Mac Darling Cobbinah
Offering LGBT persons the ability to provide for their own well-being will be truly empowering, and will reduce the spread of HIV and promote a better society for all.

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Organization: Centre for Popular Education and Human Rights

Country: Ghana

Area of Response to HIV: Key Populations–LGBT

Interview was originally published in the March 2015 newsletter.

Interview with Mac Darling Cobbinah

Mac Darling Cobbinah is the executive director of the Centre for Popular Education and Human Rights, Ghana (CEPEHRG), a civil society organization based in Accra, Ghana. The Centre focuses on the health needs of lesbian, gay, bisexual, and transgender (LGBT) persons by providing health and social services necessary for the response to HIV. It also advocates for the human rights of Ghana's LGBT community. The HIV Policy and Advocacy Monitor spoke with Mr. Darling to discuss the importance of policy and advocacy in the response to HIV.

HIV Policy and Advocacy Monitor: Can you describe your organization?

The Centre for Popular Education and Human Rights (CEPEHRG) was founded in 1998. Early on, we were denied registration several times because we called ourselves an LGBT organization. However, once we changed our name to its present form, we were able to register with the government in 2003.

As part of our mandate, we help LGBT persons locate friendly health centers and provide them with empowering counseling and professional development activities. We also engage the general population to support social and behavioral change, primarily through educational and artistic advocacy efforts that highlight HIV issues and the needs of LGBT persons.

HIV Policy and Advocacy Monitor: What led you to become involved in policy and advocacy and to work with the Centre?

In my life, I have seen friends beaten and kicked out of their homes because they were LGBT, and I have seen friends die because they could not access essential health services. These experiences made me want to change the existing systems, which perpetuate the cycle of stigma and discrimination, and help expand social services to the LGBT community.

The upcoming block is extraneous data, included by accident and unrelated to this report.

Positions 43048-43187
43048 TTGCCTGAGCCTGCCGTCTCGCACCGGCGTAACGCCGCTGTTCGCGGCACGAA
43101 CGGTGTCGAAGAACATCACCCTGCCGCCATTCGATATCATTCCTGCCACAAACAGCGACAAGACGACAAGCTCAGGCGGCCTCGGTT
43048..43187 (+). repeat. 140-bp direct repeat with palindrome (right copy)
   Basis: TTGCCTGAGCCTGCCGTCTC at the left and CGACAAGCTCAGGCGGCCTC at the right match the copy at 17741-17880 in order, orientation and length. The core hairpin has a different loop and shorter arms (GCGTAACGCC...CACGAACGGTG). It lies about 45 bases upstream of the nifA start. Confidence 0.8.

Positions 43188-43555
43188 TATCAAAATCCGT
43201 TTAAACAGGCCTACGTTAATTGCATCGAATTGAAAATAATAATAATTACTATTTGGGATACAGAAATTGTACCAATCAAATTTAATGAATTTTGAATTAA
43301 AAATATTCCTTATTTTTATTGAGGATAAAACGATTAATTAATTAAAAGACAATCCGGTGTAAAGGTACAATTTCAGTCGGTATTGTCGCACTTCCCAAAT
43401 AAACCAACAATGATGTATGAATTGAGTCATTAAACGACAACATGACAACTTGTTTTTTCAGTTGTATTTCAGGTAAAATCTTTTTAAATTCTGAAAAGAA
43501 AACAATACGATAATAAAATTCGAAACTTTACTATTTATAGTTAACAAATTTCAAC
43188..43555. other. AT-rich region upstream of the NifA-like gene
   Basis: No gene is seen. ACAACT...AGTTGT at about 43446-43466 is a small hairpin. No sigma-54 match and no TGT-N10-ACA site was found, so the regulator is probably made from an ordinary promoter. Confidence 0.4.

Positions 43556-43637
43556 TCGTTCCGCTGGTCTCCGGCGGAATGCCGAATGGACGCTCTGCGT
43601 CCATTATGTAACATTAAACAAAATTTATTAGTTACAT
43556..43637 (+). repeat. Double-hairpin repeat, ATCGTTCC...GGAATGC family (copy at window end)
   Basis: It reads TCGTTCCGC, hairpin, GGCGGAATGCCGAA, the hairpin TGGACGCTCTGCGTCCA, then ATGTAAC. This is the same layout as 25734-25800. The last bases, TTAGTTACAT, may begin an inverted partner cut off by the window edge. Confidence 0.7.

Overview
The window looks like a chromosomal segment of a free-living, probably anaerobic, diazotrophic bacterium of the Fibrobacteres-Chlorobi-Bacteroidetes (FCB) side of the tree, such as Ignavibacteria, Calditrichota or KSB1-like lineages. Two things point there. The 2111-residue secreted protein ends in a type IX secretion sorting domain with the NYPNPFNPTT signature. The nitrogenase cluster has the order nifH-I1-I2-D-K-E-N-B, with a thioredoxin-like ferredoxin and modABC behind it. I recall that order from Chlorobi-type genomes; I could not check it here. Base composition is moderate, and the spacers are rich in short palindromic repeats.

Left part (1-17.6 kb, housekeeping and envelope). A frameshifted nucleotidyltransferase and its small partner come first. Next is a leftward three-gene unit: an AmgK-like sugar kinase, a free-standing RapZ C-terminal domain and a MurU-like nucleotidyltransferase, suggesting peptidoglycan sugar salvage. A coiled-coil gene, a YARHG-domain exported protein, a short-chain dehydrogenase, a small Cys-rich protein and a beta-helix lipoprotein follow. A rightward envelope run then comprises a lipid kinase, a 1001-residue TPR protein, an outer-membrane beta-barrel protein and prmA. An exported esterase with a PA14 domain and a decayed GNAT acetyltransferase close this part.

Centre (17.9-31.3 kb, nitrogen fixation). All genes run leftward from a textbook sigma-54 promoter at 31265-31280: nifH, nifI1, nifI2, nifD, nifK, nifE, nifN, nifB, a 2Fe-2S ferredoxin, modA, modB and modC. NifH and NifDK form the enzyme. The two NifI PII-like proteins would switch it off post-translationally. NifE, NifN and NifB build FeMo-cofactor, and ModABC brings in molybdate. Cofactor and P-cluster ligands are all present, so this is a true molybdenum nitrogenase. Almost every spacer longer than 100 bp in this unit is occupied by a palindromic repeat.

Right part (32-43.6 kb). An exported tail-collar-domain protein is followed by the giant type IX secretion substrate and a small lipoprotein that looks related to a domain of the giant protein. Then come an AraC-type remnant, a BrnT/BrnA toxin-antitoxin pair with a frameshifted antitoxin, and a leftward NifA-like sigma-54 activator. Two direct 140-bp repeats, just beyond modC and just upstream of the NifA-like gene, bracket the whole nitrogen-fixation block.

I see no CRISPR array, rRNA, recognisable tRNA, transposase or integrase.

HIV Policy and Advocacy Monitor: What is the current situation for LGBT persons in Ghana?

We have quite a few organizations providing health services to LGBT persons. Most of the donor funds we receive are intended for HIV and sexually transmitted infection (STI) testing and supportive health programming, including condom and lubricant distribution. However, we lack the financial resources to effectively empower LGBT populations or promote their human rights. Donors and organizations largely focus on impacting HIV through targeted interventions with men who have sex with men (MSM), so there are limited services geared toward lesbians, bisexuals, and transgender individuals. Finally, most organizations supporting MSM are concentrated in cities in the middle of the country, so LGBT-friendly health services are largely unavailable elsewhere.

HIV Policy and Advocacy Monitor: Why is advocacy important in the response to HIV?

Advocacy shapes the minds of policymakers, guiding them toward a better understanding of the situation on the ground. Once we are able to educate policymakers, we can work with them to develop strategies that respond to problems effectively. Advocacy works best when all stakeholders are brought to the table to cooperate and address issues.

HIV Policy and Advocacy Monitor: How has CEPEHRG engaged in policy work and advocacy?

CEPEHRG often advocates for the empowerment of LGBT persons and the respect of their human rights. We engage numerous stakeholders, including members of civil society, the Ghana AIDS Commission, and the Ghana Commission on Human Rights and Justice, to raise awareness of the needs of LGBT persons. Finally, we work to ensure the inclusion of LGBT populations in the text of government policies and strategies [for example, in situational analyses] as key populations in need of support.

One of CEPEHRG's recent success stories is the 2014 LGBT National Strategy, which we drafted in late 2014 with other partner civil society members and stakeholders. The strategy specifically mentions social service needs for LGBT persons, including counseling and legal services. LGBT persons often face harassment from government authorities and lack legal support or recognition. Our partner organizations need more resources and capacity-building support to address these issues effectively.

HIV Policy and Advocacy Monitor: What are the main policy priorities for you and your organization?

For me, the main policy priorities in Ghana are to ensure respect for the human rights of LGBT persons and to promote empowerment for vulnerable populations. CEPEHRG is working to increase access to HIV services, in part through the inclusion of water-based lubricants on the national essential drug list. We also facilitate redress for victims or survivors of sexual and gender-based violence, through the establishment of key populations desks [officers or departments handling issues related to discrimination against key populations] at the Commission on Human Rights and Administrative Justice and the Human Rights Advocacy Centre.

LGBT people must have access to psychosocial health services and necessary medical treatment, but health is just one driver of real empowerment for LGBT advocates. We must also focus on skill-building and education for members of these populations who have been shunned or denied access to education. Offering LGBT persons the ability to provide for their own well-being will be truly empowering, and will reduce the spread of HIV and promote a better society for all.